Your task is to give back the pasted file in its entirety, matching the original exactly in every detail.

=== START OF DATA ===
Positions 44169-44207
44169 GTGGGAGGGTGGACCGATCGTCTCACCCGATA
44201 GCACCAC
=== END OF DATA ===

Positions 44169-44207
44169 GTGGGAGGGTGGACCGATCGTCTCACCCGATA
44201 GCACCAC